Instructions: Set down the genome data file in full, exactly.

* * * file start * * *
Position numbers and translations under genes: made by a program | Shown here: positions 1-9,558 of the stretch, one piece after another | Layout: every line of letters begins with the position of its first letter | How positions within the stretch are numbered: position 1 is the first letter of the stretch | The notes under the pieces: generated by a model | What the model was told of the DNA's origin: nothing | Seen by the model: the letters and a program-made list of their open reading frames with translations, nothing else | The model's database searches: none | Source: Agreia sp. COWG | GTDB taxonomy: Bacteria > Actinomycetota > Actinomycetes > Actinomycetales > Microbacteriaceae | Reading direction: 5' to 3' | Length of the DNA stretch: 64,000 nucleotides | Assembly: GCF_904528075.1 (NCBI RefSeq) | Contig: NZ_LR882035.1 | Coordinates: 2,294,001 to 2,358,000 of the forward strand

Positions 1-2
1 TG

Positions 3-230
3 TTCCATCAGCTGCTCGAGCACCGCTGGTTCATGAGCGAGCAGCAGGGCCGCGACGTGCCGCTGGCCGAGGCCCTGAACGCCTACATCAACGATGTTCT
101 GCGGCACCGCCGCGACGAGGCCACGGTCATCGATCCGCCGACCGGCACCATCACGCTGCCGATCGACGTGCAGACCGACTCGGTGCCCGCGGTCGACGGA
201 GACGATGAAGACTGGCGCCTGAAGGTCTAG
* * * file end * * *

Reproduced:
Position numbers and translations under genes: made by a program | Shown here: positions 1-9,558 of the stretch, one piece after another | Layout: every line of letters begins with the position of its first letter | How positions within the stretch are numbered: position 1 is the first letter of the stretch | The notes under the pieces: generated by a model | What the model was told of the DNA's origin: nothing | Seen by the model: the letters and a program-made list of their open reading frames with translations, nothing else | The model's database searches: none | Source: Agreia sp. COWG | GTDB taxonomy: Bacteria > Actinomycetota > Actinomycetes > Actinomycetales > Microbacteriaceae | Reading direction: 5' to 3' | Length of the DNA stretch: 64,000 nucleotides | Assembly: GCF_904528075.1 (NCBI RefSeq) | Contig: NZ_LR882035.1 | Coordinates: 2,294,001 to 2,358,000 of the forward strand

Positions 1-2
1 TG

Positions 3-230
3 TTCCATCAGCTGCTCGAGCACCGCTGGTTCATGAGCGAGCAGCAGGGCCGCGACGTGCCGCTGGCCGAGGCCCTGAACGCCTACATCAACGATGTTCT
101 GCGGCACCGCCGCGACGAGGCCACGGTCATCGATCCGCCGACCGGCACCATCACGCTGCCGATCGACGTGCAGACCGACTCGGTGCCCGCGGTCGACGGA
201 GACGATGAAGACTGGCGCCTGAAGGTCTAG